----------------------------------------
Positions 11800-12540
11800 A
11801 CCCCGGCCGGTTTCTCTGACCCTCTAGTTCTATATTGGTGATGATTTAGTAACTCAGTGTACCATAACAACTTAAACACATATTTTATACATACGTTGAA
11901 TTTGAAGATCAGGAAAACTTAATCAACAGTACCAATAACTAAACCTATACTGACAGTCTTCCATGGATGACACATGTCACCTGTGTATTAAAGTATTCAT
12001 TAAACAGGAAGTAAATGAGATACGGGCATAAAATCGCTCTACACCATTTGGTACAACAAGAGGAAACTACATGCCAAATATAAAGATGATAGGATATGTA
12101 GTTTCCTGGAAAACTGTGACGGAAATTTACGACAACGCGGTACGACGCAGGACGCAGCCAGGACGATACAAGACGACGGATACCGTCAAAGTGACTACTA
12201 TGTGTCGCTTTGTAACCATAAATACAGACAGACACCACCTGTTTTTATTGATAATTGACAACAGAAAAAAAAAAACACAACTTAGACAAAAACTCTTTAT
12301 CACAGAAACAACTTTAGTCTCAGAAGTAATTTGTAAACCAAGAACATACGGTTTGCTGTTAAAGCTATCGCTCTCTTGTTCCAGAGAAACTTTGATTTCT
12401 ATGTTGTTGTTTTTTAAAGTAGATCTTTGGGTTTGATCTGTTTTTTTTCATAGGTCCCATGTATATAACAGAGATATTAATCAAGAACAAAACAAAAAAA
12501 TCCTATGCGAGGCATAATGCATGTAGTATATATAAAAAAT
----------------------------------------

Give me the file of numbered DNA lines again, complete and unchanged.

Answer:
Positions 11800-12540
11800 A
11801 CCCCGGCCGGTTTCTCTGACCCTCTAGTTCTATATTGGTGATGATTTAGTAACTCAGTGTACCATAACAACTTAAACACATATTTTATACATACGTTGAA
11901 TTTGAAGATCAGGAAAACTTAATCAACAGTACCAATAACTAAACCTATACTGACAGTCTTCCATGGATGACACATGTCACCTGTGTATTAAAGTATTCAT
12001 TAAACAGGAAGTAAATGAGATACGGGCATAAAATCGCTCTACACCATTTGGTACAACAAGAGGAAACTACATGCCAAATATAAAGATGATAGGATATGTA
12101 GTTTCCTGGAAAACTGTGACGGAAATTTACGACAACGCGGTACGACGCAGGACGCAGCCAGGACGATACAAGACGACGGATACCGTCAAAGTGACTACTA
12201 TGTGTCGCTTTGTAACCATAAATACAGACAGACACCACCTGTTTTTATTGATAATTGACAACAGAAAAAAAAAAACACAACTTAGACAAAAACTCTTTAT
12301 CACAGAAACAACTTTAGTCTCAGAAGTAATTTGTAAACCAAGAACATACGGTTTGCTGTTAAAGCTATCGCTCTCTTGTTCCAGAGAAACTTTGATTTCT
12401 ATGTTGTTGTTTTTTAAAGTAGATCTTTGGGTTTGATCTGTTTTTTTTCATAGGTCCCATGTATATAACAGAGATATTAATCAAGAACAAAACAAAAAAA
12501 TCCTATGCGAGGCATAATGCATGTAGTATATATAAAAAAT